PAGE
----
A top official of the Insurance Corporation of Barbados Limited (ICBL) Monday warned that it would not be business as usual, as the Bermuda-based insurance giant prepares to make significant job cuts.
In a statement in which he formally announced that staff had been offered a voluntary separation package (VSP), acting Chief Executive Officer Goulbourne Alleyne stopped short of revealing the precise targets of the internal cost-cutting exercise. However, he cautioned that pending staff changes would occur soon.
“The result is that several roles within the organization would be affected, with the focus of several employees potentially being altered,” Alleyne said, while hailing the VSP as an opportunity for workers to exit the company with an attractive compensation package that they would otherwise not be afforded.
In the carefully worded statement, Alleyne also described the package as an “enhanced one”, saying it was developed by management with a view to ensuring that staff were treated fairly and appropriately recognized and compensated for the service they had provided to the company.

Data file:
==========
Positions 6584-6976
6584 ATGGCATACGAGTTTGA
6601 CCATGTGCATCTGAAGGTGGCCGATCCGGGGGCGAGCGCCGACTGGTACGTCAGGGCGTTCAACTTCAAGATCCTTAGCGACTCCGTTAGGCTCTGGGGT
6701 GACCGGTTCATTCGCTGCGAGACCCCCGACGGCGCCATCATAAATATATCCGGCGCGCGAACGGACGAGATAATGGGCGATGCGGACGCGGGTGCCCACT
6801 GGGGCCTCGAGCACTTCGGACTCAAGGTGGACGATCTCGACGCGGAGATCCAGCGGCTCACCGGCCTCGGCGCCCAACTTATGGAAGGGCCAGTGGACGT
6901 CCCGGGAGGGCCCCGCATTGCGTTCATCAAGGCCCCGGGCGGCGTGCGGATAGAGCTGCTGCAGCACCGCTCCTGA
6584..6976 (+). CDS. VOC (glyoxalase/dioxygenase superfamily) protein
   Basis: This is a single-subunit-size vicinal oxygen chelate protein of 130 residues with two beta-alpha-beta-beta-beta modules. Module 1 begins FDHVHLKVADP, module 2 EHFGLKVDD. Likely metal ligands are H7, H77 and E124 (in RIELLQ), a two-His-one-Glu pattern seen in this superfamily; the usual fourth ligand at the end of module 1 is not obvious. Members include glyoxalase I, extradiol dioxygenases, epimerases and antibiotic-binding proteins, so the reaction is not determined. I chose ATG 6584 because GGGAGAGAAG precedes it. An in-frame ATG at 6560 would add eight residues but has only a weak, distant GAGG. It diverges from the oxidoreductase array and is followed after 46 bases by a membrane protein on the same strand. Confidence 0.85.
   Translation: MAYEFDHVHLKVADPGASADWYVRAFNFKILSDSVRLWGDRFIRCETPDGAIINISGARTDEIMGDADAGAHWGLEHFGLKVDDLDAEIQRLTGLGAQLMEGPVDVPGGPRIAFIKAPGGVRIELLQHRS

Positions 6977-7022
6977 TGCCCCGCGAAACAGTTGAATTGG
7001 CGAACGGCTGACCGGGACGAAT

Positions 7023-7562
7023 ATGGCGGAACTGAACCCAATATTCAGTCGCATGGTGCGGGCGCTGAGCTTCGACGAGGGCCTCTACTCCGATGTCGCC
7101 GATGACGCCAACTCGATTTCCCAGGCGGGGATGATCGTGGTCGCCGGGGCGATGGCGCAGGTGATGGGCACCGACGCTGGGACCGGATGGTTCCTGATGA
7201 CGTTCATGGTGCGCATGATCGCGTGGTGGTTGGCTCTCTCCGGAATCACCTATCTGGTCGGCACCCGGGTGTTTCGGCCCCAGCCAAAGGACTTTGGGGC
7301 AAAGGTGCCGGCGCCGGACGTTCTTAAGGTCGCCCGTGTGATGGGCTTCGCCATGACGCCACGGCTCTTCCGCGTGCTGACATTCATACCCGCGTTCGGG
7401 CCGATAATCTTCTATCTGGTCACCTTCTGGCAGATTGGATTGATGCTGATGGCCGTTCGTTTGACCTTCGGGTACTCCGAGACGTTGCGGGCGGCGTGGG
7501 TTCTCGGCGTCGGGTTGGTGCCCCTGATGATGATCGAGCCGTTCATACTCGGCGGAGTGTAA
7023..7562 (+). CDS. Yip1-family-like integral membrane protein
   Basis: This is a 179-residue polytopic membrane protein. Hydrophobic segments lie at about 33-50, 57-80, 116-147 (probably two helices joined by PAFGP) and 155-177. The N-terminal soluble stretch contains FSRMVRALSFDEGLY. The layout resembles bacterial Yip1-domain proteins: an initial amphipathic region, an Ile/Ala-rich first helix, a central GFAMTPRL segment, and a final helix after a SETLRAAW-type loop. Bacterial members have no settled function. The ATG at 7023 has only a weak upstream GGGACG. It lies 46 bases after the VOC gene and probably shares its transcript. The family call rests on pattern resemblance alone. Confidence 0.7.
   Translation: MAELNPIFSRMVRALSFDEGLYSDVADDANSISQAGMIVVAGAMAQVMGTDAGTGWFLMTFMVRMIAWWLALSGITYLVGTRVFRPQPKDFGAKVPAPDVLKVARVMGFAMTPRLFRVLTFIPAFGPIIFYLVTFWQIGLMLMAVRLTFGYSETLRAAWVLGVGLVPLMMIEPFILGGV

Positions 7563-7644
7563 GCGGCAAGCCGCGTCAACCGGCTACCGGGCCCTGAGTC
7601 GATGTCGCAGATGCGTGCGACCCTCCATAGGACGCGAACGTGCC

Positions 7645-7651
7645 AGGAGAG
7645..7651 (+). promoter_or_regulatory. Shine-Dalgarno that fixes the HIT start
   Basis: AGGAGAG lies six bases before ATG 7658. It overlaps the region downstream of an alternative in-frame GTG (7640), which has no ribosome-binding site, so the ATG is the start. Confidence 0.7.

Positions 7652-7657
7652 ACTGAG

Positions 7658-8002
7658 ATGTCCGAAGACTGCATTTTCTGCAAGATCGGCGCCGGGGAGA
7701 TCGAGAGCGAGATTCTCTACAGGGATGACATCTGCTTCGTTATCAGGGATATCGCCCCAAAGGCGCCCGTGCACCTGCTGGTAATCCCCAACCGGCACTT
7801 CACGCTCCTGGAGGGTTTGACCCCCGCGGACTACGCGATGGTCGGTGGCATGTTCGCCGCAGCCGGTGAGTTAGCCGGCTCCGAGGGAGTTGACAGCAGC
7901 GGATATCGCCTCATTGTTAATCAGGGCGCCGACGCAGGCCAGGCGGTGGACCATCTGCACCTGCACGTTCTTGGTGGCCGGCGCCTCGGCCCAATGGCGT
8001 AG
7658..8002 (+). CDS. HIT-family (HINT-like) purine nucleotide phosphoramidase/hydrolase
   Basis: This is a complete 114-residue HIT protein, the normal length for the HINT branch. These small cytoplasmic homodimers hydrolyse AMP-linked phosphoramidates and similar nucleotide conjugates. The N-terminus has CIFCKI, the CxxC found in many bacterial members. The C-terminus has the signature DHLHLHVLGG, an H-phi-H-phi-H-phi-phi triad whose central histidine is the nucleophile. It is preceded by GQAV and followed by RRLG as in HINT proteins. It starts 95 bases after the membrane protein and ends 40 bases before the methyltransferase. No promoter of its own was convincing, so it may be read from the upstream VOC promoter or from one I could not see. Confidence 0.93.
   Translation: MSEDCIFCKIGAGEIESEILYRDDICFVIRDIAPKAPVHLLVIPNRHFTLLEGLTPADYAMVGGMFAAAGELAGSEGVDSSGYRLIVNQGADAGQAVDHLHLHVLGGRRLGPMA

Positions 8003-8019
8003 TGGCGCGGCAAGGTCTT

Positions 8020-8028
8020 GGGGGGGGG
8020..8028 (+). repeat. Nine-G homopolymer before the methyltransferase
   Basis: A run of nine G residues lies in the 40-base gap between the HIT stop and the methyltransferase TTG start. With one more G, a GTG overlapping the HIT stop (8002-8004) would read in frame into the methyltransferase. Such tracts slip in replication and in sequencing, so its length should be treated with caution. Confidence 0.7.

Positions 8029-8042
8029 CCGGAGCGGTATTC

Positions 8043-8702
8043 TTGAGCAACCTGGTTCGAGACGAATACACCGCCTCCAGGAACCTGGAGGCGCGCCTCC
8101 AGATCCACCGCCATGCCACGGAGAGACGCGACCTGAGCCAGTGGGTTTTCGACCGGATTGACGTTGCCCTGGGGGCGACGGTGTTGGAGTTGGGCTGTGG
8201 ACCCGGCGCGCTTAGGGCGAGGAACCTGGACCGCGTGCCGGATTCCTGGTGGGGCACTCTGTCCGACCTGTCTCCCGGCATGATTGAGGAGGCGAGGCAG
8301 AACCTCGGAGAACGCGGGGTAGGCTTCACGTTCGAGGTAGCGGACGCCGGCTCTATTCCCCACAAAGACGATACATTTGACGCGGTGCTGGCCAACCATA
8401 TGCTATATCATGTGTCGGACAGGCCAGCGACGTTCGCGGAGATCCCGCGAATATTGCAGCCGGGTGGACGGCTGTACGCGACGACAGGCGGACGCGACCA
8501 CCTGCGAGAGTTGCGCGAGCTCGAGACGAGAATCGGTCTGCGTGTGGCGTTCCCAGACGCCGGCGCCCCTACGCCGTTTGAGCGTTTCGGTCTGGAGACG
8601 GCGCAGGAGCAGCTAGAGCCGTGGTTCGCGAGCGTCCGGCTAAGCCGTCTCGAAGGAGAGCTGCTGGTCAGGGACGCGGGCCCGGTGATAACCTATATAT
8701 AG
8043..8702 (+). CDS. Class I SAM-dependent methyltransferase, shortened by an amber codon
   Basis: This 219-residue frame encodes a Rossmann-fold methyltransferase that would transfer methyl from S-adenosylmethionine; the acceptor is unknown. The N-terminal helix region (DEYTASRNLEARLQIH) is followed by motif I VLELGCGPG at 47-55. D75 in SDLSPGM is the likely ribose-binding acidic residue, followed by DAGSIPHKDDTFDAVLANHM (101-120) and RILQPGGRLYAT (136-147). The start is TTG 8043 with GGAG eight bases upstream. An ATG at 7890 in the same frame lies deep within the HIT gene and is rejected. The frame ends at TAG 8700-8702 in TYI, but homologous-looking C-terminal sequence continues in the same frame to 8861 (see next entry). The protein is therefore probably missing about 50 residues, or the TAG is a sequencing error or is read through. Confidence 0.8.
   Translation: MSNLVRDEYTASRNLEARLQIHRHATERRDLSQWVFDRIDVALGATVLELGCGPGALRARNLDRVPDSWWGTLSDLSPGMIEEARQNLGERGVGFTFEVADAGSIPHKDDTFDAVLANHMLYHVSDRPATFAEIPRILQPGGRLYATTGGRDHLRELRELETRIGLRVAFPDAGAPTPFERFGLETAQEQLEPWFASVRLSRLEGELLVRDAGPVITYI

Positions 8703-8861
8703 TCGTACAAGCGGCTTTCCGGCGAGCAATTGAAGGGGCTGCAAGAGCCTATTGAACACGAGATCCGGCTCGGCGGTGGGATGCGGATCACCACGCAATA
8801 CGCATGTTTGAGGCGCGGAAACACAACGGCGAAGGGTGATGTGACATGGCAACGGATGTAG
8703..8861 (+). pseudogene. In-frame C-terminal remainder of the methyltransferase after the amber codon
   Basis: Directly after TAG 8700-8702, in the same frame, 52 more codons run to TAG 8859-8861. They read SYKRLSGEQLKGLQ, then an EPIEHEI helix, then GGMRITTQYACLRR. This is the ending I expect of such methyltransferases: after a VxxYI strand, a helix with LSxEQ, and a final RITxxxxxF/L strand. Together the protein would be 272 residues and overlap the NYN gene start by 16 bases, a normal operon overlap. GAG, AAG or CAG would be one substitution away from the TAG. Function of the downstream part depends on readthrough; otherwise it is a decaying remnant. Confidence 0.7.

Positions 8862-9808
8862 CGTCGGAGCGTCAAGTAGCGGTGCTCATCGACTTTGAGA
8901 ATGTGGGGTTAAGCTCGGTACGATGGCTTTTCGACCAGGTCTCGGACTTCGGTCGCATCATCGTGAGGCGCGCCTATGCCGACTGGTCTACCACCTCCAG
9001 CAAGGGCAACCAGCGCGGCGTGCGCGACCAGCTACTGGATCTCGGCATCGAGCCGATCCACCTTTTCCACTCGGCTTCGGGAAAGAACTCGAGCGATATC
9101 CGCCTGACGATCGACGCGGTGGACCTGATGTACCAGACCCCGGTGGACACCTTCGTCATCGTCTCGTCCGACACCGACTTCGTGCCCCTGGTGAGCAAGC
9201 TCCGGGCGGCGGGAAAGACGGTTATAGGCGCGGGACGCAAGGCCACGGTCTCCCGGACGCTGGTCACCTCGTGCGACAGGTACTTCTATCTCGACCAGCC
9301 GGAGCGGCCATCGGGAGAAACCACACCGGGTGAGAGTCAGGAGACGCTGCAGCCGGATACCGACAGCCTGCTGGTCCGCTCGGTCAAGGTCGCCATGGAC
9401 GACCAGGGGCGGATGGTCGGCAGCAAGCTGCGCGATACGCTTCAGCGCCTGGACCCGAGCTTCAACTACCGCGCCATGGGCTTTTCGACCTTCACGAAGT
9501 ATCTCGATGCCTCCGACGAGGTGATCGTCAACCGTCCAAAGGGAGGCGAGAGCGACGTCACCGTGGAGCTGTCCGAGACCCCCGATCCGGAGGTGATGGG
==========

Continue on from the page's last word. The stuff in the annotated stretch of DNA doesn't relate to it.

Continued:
“Without our staff ICBL could not lay claim to being Barbados’ number one insurance company. However, as the market becomes increasingly competitive and the evolution of technology and its employment in business continues, the structure of our operations must adapt,” the acting CEO said.
The move comes on the heels of the sudden departure of Managing Director and Chief Executive Officer Ingrid Innes, who resigned from the top position back in January. That announcement came in a brief statement issued by ICBL, in which it was also revealed that Innes had given up her position on the board of directors.
However, to date no reason has been given for her sudden exit from the insurance company, which had promised in its 2015 report that its staff level “will remain stable with necessary changes to be made as required”.
In fact, the report had suggested that there would be further strengthening of the team by way of specialized and talented managers in critical areas.
The well-capitalized company had also boasted at the time of shareholders’ equity in the amount of $149.1 million and an investment portfolio in excess of $223 million. However, based on 2013 data, its total staff complement stood at 191 permanent employees, making total staff costs of just over $17 million, including a $14 million wage bill.